Not sure that would have prevented this -- some people would choose just to go without the training (possibly more likely to go in the dark, in winter when less likely to get 'checked'). Would training have prevented this? Not necessarily as discussed on another thread here a week ago - you can't train people in common sense. In fact these people may even have felt more confident in their voyage because they were trained.

However that said - I'm going to be contraversial and say that I don't think the problem with the above story was the lack of equipment (I'm not condoning making that trip without a working compass or flares) but the judgement that said "setting out in bad weather, in the dark, in an area they didn't know well" was a good idea. Regulation will tend to focus on the tangible - so having the flares and compass.

Darwin has the answer...
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Old 20 December 2009, 11:26   #5
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Not sure that would have prevented this -- some people would choose just to go without the training (possibly more likely to go in the dark, in winter when less likely to get 'checked'). Would training have prevented this? Not necessarily as discussed on another thread here a week ago - you can't train people in common sense. In fact these people may even have felt more confident in their voyage because they were trained.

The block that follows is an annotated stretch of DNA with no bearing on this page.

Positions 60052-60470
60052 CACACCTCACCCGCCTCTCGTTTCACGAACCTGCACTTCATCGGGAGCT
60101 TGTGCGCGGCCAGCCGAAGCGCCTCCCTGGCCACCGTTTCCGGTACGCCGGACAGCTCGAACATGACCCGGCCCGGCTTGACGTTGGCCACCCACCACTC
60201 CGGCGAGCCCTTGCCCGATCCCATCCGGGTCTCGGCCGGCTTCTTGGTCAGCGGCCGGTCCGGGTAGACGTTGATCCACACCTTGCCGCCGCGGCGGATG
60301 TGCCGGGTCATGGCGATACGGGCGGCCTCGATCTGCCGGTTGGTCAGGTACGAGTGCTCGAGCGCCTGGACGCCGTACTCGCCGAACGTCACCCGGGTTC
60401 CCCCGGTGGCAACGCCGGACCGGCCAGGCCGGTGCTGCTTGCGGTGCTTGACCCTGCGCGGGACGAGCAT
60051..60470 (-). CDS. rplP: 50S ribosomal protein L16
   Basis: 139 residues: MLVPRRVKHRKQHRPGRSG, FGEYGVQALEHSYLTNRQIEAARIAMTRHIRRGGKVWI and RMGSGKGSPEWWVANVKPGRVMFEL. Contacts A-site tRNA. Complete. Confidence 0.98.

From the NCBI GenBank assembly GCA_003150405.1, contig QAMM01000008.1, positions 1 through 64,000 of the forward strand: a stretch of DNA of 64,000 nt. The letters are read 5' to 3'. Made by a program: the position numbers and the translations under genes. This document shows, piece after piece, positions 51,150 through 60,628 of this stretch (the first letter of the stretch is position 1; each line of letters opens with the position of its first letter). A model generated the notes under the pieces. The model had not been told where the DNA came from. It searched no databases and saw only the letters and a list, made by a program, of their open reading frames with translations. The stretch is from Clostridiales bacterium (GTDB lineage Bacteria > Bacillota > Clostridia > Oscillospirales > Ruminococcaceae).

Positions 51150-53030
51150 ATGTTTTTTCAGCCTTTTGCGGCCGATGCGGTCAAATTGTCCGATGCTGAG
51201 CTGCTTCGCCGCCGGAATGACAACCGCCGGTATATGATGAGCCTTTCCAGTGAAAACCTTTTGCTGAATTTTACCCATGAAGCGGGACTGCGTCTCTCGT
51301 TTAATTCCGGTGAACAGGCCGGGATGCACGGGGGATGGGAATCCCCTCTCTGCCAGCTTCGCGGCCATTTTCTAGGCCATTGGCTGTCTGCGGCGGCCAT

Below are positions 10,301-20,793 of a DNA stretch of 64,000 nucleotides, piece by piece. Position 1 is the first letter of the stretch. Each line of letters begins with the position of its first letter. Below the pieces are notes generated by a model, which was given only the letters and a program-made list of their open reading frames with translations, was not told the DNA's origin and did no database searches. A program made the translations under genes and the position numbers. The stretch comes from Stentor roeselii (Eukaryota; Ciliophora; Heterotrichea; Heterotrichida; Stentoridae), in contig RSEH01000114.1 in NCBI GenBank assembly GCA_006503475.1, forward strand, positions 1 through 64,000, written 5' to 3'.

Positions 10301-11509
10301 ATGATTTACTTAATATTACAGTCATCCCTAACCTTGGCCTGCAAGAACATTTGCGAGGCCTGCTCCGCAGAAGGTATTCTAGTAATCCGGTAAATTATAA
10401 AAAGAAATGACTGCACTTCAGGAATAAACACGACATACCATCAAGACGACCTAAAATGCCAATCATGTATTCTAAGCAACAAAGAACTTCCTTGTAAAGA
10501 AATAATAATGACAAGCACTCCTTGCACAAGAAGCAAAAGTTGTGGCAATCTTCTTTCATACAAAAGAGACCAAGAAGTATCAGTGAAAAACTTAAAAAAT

However that said - I'm going to be contraversial and say that I don't think the problem with the above story was the lack of equipment (I'm not condoning making that trip without a working compass or flares) but the judgement that said "setting out in bad weather, in the dark, in an area they didn't know well" was a good idea. Regulation will tend to focus on the tangible - so having the flares and compass.

Darwin has the answer...
Yep.

You can't legislate against stupidity.
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Old 20 December 2009, 11:29   #6
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More money than sense.
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Old 20 December 2009, 13:17   #7
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If you had to have some sort of formal qualification to insure the boat they may be some incentive to have training.